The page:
Physicians say deal would improve quality, direct patients to Deaconess
Rockwood Clinic physicians are poised to boost patient numbers at Deaconess Medical Center and make the hospital more competitive with Providence Sacred Heart Medical Center.
Rockwood’s 77 physician owners will vote Dec. 23 on a proposal by Deaconess’ owner to buy the region’s largest multispecialty clinic. The deal is widely expected to pass. Its financial terms have not been released, but a buyout of Rockwood by Community Health Systems Inc. would be a multimillion-dollar shakeup of the region’s medical community.
In a meeting Wednesday with The Spokesman-Review editorial board, the plan’s architects revealed their vision for the new system.
Rockwood has for years sent 90 percent of its patients needing hospitalization to Sacred Heart and sister hospital Holy Family.
The remaining 10 percent went to Deaconess.
The launch of an integrated health care system linking the operations of Rockwood and Deaconess would change those numbers, said the clinic’s Dr. Robert Benedetti.
Although patients will have a say in which hospital they are admitted to, Benedetti and other Rockwood leaders envision a system that would offer such quality care and efficiency that Deaconess would become the hospital of choice for the clinic’s tens of thousands of Spokane-area patients within five years.
Dr. Craig Whiting, the interim chief executive of Rockwood who engineered the deal, said the clinic would keep its name and maintain a local board that will direct priorities. He acknowledged that Community Health will have the final say on budgeting issues, but Rockwood physicians will direct patient care.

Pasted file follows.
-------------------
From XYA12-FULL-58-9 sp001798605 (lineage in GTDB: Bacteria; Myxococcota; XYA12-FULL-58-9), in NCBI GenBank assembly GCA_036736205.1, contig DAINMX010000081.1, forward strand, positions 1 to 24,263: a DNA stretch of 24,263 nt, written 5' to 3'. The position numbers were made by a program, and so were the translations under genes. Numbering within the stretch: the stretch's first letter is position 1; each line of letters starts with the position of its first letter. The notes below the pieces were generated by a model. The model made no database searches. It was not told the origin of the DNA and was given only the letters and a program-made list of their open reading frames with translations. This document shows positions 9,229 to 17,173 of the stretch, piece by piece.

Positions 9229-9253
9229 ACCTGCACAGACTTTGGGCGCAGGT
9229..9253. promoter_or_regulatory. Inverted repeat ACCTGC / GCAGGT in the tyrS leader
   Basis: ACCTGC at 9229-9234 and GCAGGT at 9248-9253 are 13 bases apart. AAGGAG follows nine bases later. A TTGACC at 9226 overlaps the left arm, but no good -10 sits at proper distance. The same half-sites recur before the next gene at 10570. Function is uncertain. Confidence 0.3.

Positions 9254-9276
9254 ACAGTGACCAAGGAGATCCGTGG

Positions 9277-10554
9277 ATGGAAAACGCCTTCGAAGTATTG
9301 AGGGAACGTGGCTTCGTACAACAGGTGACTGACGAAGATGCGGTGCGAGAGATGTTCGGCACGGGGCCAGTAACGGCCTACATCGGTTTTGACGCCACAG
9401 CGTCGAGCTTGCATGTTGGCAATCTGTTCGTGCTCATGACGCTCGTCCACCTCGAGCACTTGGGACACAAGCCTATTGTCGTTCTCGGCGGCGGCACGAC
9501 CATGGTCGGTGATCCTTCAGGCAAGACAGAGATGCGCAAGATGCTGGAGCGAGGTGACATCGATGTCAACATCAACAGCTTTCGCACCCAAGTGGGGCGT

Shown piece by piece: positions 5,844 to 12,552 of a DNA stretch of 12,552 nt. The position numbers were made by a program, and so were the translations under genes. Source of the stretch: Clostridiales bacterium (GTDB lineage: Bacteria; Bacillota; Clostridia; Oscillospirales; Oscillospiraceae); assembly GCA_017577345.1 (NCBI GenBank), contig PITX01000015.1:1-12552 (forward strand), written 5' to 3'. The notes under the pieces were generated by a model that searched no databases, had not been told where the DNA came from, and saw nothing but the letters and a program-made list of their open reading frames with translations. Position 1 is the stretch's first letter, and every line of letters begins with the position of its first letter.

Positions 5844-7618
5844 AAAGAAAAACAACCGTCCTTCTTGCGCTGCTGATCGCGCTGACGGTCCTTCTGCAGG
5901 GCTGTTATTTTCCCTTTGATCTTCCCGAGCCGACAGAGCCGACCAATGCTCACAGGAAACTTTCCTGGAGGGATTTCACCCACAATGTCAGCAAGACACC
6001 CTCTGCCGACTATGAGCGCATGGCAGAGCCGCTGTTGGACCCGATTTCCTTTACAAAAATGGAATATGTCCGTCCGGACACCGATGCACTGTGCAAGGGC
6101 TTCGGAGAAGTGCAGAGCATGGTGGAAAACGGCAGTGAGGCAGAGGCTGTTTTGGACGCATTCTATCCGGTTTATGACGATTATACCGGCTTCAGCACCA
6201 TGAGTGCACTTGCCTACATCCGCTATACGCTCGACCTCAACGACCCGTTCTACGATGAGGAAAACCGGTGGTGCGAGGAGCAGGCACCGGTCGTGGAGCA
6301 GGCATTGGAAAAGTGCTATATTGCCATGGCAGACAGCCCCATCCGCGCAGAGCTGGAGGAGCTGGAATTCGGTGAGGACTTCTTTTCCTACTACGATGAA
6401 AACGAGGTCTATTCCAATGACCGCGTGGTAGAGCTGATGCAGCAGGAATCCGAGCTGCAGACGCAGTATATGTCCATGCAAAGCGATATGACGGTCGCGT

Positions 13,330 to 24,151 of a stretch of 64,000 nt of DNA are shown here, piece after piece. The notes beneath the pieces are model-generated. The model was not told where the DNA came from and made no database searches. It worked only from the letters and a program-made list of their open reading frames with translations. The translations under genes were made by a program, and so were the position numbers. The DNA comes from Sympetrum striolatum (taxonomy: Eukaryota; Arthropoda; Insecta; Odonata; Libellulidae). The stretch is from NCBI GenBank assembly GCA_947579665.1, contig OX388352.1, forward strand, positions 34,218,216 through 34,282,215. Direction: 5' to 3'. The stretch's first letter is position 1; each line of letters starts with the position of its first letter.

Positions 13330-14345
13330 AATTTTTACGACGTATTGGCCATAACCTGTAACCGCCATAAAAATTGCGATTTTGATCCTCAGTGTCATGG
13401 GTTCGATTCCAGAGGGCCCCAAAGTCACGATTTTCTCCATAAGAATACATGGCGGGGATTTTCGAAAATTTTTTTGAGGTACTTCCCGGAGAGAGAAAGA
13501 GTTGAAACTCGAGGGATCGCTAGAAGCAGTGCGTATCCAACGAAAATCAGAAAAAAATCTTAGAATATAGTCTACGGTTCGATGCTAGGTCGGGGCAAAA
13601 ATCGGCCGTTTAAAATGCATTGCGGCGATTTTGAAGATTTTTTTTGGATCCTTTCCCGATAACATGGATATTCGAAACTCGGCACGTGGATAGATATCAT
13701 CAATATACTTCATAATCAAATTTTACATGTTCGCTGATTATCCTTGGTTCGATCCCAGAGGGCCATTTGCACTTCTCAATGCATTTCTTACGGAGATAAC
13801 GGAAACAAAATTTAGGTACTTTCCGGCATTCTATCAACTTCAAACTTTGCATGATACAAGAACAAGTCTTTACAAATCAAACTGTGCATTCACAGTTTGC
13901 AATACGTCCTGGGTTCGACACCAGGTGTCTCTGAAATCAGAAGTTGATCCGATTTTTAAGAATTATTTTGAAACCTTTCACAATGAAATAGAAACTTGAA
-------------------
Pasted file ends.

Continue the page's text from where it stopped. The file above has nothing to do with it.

Many Rockwood physicians visited Community Health properties in other cities and came away impressed and convinced of their commitment to patient care, Whiting said.
Benedetti noted that Community Health gives its properties a degree of autonomy that enables quick decisions. The Rockwood leaders said that was in contrast to Providence, which has layers of decision-makers and has insisted on rebranding its properties, inserting the name “Providence” before the facilities’ historical name.
The Rockwood partnership with Deaconess would be the first such integrated clinic-hospital partnership at a Community Health property. Whiting said the model would be closely watched and could serve as a blueprint elsewhere.
Whiting said the clinic intends to use the financial clout of Community Health to make strategic inroads across the Northwest and bring its brand of integrated care to other communities, including those in Idaho, Montana and elsewhere in Eastern Washington.
Though Sacred Heart has sharply criticized the proposal, chief executive Dr. Andrew Agwunobi softened his language and apologized to doctors during a forum last month. He said he was surprised Rockwood chose Community Health rather than negotiating more with Providence.